We're shifting gears this week. Last week's study was full of betrayals and bloodshed. We'll leave that behind us now, but this is a startling study by today's terms. This week's study is an inspiring one . . . we sometimes find it difficult to serve Christ with our lives; this lady served Him with two lives! Seriously!
Let's dive in!
Some of us may have studied this woman before in other settings; her name is Tabitha in the Hebrew, but in the Greek language, she was known as Dorcas. She must have been a beautiful woman, for her nickname was "Gazelle," a lovely, graceful animal with lustrous eyes. She lived in Joppa, a town about thirty-five miles from Jerusalem that was mentioned when Solomon was receiving timber for the Temple. Joppa was a seaport that his timber came into -- it also was the seaport that Jonah came out of . . . when he was running to catch a boat going to Tarshish.
We don't know a lot about Tabitha (Dorcas), because the Bible doesn't tell us her age, or if she was a widow, or a married woman. What we know about is her work -- her life of service to Christ speaks volumes about her. Have you noticed that Jesus and the New Testament church leaders accorded women much more special status than the Old Testament leaders? They accompanied Him on his journeys, hosted Him in their homes, and were financial donors, too. There were women in attendance when He hung on the cross, and also women were the first witnesses of the resurrection. As we will see when we study more of the New Testament women, they were very involved in the expansion of the church.
Let's see what Dorcas has to tell us about living a life (or two) devoted to Christ's service.
First, Dorcas was a disciple. In fact, she is the only woman in the New Testament that is identified as "a disciple." Pretty amazing, huh? We don't see that term used for Mary, Martha, Priscilla, or any other woman. So, she must have been particularly faithful in her following of Christ.
A disciple would be a learner, a follower, and someone who was determined to be like his or her teacher or mentor.
A student is not above his teacher, but everyone who is fully trained
will be like his teacher. (Luke 6:40)
I guess there is no higher compliment for any of us here on earth, than to be told, "You act just like Jesus." But that could be said of Dorcas. She had a heart full of compassion, just as Christ did.
When He saw the crowds, He had compassion on them, because they
were harassed and helpless, like sheep without a shepherd. (Matthew
Next we see that Dorcas put her compassion to work -- she was a doer, not just a talker. The needs of people moved her to respond and meet those needs. She served others and people knew that it was because of her Redeemer, Jesus. She obviously was a hard worker -- the women assembled to prepare her body for burial showed Peter all the things that Dorcas had sewed for them. The words used there include the softer undergarments, as well as the sturdy outer garments that the women wore. Dorcas was "tuned in" to the needs of those around her.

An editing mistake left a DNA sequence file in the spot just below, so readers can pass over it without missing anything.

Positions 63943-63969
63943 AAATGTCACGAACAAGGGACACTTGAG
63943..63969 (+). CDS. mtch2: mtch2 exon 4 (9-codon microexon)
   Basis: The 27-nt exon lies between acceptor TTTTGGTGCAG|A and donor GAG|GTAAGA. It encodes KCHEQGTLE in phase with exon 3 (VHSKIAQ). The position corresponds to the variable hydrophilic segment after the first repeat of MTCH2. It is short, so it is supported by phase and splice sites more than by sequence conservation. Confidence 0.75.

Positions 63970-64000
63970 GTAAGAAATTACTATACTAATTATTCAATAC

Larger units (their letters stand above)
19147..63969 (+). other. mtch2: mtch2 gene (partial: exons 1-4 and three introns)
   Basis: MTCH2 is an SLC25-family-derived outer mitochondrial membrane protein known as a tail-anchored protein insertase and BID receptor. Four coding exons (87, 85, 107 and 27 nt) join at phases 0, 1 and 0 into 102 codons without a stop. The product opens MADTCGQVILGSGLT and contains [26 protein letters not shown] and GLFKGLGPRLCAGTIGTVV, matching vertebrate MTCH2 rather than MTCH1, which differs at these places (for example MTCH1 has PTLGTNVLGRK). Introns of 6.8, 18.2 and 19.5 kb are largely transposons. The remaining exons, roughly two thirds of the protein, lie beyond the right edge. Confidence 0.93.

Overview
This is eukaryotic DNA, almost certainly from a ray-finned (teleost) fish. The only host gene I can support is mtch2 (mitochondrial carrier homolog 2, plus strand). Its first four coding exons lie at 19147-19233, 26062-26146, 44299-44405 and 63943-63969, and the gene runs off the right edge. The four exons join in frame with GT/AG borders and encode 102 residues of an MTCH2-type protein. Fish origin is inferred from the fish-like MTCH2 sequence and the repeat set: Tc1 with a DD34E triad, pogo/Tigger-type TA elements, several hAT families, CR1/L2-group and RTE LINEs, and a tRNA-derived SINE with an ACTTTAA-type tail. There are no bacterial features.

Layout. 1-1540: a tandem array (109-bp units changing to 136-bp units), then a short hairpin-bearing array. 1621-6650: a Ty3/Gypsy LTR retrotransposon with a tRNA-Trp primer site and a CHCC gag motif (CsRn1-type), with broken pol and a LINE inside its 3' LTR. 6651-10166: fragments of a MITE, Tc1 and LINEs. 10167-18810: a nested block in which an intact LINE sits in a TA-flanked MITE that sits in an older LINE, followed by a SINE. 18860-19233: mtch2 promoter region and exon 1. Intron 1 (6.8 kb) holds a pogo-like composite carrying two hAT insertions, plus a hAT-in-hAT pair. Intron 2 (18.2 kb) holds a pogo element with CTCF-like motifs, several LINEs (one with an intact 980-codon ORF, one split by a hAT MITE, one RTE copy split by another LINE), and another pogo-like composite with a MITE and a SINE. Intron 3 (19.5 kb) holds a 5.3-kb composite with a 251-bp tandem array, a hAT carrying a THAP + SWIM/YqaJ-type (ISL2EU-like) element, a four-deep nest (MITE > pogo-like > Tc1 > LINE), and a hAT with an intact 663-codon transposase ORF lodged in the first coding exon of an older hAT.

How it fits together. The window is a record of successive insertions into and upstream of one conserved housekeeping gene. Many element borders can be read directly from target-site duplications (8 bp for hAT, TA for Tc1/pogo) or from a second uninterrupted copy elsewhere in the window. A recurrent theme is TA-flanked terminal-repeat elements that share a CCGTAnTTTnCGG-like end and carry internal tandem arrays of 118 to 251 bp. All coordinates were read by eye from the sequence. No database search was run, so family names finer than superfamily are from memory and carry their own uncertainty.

The Bible says that she was "always" doing good deeds. Some translations say, "full of good works" instead. I guess in their time as well as ours, there are more people filled with words than there are people filled with works . . . but when others looked at Dorcas' life, they saw it overflowing with good deeds and helpfulness.
Therefore, as we have opportunity, let us do good to all people, especially
to those who belong to the family of believers. (Galatians 6:10)
Dorcas seems to be a great example of what Paul was talking about in I Timothy:
I also want women to dress modestly, with decency and propriety, not with
braided hair or gold or pearls or expensive clothes, but with good deeds,
appropriate for women who profess to worship God. (I Timothy 2:9-10)
The Bible doesn't mention that she was beautiful because she dressed well, or wore fine clothing. Nor does it say that she was known for jewels, gold, or fancy headdress. It was what she did that made her beautiful . . . it was the fruit of compassion that was so easily seen in her life. She may not have done anything heroic like some of the women we will study. But she served her Savior by ministering to others. She did her good deeds in a quiet, unassuming way, and the people she helped knew that she had given her life to Christ -- this was her way of serving Him.
By serving Him in this way, she could help the hurting. Many in Joppa were hurting and hopeless. We've talked about how widows and the poor did not have the resources available in our time. No Social Security, no pension from their husband's retirement. If they received help, it was from their family or from the church. Our verses (36) tell us that Dorcas was busy "helping the poor." She was a perfect example of the woman in Proverbs 31:
In her hand she holds the distaff and grasps the spindle with her fingers.
She opens her arms to the poor and extends her hands to the needy. (v 19-20)
And, she was letting her light shine:
....Let your light shine before men, that they may see your good deeds and
praise your Father in heaven. (Matthew 5:16)
Dorcas instinctively knew that small things done with great love can change things. And she knew that as she served others, the lost would be drawn to her Savior.
We'll learn more from Dorcas next time.....hope you will join us!